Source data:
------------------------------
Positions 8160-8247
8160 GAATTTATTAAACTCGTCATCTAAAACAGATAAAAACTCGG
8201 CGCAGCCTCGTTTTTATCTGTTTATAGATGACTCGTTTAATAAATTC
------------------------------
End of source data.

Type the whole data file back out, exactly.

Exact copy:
Positions 8160-8247
8160 GAATTTATTAAACTCGTCATCTAAAACAGATAAAAACTCGG
8201 CGCAGCCTCGTTTTTATCTGTTTATAGATGACTCGTTTAATAAATTC